by Devin Brown
Letters to Malcolm was the last book C. S. Lewis finished. Published posthumously in January 1964, three months after his death, it is one of Lewis’s best books though perhaps not one of his best known. Tucked away in letter number eight is one of the most poignant short mediations on Gethsemane and its aftermath to be found in modern writing.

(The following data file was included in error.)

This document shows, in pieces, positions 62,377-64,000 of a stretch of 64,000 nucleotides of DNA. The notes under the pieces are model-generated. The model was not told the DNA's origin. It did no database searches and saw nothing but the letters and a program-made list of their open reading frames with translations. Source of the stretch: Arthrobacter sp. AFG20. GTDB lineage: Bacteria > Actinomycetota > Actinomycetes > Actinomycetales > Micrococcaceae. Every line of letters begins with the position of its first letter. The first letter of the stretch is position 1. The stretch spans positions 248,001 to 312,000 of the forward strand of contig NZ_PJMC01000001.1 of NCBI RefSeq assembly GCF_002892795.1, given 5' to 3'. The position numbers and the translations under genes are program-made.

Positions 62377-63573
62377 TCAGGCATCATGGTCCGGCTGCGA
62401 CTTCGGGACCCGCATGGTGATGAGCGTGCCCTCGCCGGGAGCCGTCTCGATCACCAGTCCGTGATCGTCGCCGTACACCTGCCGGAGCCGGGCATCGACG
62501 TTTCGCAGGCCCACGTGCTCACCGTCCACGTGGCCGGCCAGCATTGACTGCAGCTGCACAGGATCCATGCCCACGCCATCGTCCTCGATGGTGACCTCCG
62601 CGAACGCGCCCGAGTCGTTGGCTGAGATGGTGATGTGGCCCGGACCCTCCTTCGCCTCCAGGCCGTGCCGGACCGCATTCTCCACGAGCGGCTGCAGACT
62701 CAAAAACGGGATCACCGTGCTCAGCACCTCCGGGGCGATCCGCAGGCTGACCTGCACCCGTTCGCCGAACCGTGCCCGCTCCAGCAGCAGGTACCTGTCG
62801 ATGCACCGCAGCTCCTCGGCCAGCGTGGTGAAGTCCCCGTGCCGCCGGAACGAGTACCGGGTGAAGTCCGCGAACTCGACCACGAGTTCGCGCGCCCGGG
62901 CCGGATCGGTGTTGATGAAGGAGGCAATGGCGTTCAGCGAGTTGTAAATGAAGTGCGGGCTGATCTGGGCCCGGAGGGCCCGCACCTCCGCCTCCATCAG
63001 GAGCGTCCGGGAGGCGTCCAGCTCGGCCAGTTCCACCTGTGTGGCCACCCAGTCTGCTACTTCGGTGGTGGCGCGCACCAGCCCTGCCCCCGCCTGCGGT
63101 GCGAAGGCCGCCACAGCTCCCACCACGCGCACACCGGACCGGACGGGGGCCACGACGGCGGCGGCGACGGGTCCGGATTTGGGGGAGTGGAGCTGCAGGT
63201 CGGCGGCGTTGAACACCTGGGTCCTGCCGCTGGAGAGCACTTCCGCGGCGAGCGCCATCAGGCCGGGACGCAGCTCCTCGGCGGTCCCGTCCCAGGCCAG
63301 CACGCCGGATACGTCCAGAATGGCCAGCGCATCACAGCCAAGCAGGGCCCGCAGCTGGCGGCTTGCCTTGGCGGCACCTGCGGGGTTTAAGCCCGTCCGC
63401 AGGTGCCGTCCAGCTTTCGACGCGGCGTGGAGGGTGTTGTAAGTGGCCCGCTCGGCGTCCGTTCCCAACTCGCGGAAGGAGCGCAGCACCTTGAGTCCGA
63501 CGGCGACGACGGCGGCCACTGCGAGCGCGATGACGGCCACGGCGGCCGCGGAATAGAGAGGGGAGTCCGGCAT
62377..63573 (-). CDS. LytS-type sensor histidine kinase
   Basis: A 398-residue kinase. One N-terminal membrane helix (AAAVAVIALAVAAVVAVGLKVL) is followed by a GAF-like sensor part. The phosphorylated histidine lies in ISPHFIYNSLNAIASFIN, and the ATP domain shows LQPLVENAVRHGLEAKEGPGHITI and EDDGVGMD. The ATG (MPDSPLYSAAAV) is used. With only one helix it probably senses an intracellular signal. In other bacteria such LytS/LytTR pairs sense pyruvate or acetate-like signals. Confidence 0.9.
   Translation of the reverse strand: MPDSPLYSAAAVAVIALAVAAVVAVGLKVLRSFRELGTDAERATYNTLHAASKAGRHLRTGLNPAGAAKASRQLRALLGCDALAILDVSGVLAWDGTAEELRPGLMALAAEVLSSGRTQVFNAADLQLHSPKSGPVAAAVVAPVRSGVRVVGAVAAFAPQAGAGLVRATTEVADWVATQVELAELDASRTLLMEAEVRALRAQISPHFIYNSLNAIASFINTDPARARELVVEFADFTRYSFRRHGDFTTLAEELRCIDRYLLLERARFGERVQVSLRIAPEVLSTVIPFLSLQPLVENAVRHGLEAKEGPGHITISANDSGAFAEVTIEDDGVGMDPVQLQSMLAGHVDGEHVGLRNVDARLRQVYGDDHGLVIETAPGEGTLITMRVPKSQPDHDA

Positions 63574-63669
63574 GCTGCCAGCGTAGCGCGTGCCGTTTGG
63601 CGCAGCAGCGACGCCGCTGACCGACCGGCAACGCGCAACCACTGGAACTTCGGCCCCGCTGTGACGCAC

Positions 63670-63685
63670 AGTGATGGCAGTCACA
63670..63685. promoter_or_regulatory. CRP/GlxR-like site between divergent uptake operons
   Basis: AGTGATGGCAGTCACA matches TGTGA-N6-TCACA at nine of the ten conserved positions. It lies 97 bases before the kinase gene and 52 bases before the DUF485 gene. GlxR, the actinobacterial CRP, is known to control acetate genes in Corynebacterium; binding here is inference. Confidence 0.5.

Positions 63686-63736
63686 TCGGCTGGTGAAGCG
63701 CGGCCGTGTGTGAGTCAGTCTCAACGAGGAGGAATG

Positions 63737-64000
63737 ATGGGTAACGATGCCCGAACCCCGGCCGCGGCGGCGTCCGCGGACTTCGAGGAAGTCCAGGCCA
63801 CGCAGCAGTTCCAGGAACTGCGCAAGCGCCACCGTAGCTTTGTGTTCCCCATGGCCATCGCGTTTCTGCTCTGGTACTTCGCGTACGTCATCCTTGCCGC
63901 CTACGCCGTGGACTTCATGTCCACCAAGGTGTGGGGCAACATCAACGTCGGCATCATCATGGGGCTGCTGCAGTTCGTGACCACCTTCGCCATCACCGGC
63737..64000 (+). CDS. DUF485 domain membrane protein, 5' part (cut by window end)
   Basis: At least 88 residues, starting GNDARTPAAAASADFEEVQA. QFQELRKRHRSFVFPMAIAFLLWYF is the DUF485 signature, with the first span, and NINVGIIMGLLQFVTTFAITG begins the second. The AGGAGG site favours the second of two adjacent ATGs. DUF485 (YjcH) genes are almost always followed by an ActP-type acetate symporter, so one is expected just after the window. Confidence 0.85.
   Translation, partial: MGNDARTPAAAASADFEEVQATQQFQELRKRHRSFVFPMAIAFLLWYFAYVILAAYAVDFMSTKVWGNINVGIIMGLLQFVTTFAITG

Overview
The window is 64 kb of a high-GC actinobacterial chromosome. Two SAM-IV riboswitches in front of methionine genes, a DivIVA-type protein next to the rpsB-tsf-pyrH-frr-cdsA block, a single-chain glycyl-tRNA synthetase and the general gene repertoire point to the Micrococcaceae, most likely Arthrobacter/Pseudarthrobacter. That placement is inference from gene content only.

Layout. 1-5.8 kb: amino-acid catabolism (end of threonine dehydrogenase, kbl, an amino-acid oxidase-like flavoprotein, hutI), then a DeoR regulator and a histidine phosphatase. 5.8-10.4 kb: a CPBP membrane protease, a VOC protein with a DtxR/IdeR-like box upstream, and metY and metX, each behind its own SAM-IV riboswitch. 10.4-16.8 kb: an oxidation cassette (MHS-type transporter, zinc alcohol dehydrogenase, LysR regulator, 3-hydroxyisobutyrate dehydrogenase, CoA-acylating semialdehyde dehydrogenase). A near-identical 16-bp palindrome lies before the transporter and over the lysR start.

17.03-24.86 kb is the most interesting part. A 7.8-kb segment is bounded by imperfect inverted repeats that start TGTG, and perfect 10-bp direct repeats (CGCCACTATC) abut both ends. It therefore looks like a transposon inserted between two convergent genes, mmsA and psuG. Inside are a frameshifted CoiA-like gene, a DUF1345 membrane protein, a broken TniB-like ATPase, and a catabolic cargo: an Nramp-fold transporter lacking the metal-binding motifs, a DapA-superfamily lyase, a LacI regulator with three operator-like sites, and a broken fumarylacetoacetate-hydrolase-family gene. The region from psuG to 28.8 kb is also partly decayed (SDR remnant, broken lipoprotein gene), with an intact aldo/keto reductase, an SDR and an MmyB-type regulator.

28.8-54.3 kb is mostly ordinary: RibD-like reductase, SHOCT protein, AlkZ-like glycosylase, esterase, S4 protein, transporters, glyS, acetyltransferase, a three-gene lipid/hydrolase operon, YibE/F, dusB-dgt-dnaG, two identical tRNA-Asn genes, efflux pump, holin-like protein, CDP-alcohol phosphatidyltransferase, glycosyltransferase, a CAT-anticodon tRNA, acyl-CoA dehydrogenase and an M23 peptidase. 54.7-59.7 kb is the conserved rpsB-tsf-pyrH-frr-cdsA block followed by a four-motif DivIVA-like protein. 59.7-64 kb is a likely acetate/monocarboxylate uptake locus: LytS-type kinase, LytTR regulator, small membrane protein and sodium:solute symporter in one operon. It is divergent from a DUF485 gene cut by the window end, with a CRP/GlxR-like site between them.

Lewis starts the letter to his fictitious friend by expressing sympathy over the news that Malcolm’s son George must undergo tests for what seems to be a critical health concern. Lewis writes that his first inclination is to try to provide comfort with the standard reminders that a preliminary diagnosis by a non-specialist is often wrong and that people in similar situations sometimes live to “a ripe old age.” But then Lewis recalls his own loss of his wife, Joy, a few years earlier and decides not to, explaining: “If, which God forbid, your suspense ended as terribly as mine did, these assurances would sound like mockeries.”